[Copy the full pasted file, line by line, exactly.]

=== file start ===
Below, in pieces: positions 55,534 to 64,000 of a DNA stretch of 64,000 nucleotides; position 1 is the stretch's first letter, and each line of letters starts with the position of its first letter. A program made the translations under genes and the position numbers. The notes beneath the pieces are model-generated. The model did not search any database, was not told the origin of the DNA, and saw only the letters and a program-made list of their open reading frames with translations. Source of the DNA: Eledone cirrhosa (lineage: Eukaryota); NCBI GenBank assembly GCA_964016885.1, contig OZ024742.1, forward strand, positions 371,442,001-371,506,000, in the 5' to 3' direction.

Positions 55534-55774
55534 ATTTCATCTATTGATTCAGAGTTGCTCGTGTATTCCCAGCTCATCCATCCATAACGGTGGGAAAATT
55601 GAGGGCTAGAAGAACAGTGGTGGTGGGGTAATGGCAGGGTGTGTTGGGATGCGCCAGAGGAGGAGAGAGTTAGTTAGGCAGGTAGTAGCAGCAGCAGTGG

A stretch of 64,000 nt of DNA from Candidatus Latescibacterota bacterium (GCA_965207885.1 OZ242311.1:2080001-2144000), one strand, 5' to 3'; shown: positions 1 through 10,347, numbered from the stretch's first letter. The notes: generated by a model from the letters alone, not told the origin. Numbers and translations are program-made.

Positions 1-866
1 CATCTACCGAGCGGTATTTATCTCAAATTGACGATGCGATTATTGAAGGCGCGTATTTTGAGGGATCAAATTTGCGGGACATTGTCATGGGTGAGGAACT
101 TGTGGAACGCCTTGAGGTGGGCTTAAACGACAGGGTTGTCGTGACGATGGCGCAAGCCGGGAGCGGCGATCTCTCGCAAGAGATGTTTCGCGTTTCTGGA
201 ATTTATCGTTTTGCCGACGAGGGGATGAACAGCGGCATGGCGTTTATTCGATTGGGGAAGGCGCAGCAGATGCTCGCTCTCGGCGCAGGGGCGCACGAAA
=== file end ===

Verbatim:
Below, in pieces: positions 55,534 to 64,000 of a DNA stretch of 64,000 nucleotides; position 1 is the stretch's first letter, and each line of letters starts with the position of its first letter. A program made the translations under genes and the position numbers. The notes beneath the pieces are model-generated. The model did not search any database, was not told the origin of the DNA, and saw only the letters and a program-made list of their open reading frames with translations. Source of the DNA: Eledone cirrhosa (lineage: Eukaryota); NCBI GenBank assembly GCA_964016885.1, contig OZ024742.1, forward strand, positions 371,442,001-371,506,000, in the 5' to 3' direction.

Positions 55534-55774
55534 ATTTCATCTATTGATTCAGAGTTGCTCGTGTATTCCCAGCTCATCCATCCATAACGGTGGGAAAATT
55601 GAGGGCTAGAAGAACAGTGGTGGTGGGGTAATGGCAGGGTGTGTTGGGATGCGCCAGAGGAGGAGAGAGTTAGTTAGGCAGGTAGTAGCAGCAGCAGTGG

A stretch of 64,000 nt of DNA from Candidatus Latescibacterota bacterium (GCA_965207885.1 OZ242311.1:2080001-2144000), one strand, 5' to 3'; shown: positions 1 through 10,347, numbered from the stretch's first letter. The notes: generated by a model from the letters alone, not told the origin. Numbers and translations are program-made.

Positions 1-866
1 CATCTACCGAGCGGTATTTATCTCAAATTGACGATGCGATTATTGAAGGCGCGTATTTTGAGGGATCAAATTTGCGGGACATTGTCATGGGTGAGGAACT
101 TGTGGAACGCCTTGAGGTGGGCTTAAACGACAGGGTTGTCGTGACGATGGCGCAAGCCGGGAGCGGCGATCTCTCGCAAGAGATGTTTCGCGTTTCTGGA
201 ATTTATCGTTTTGCCGACGAGGGGATGAACAGCGGCATGGCGTTTATTCGATTGGGGAAGGCGCAGCAGATGCTCGCTCTCGGCGCAGGGGCGCACGAAA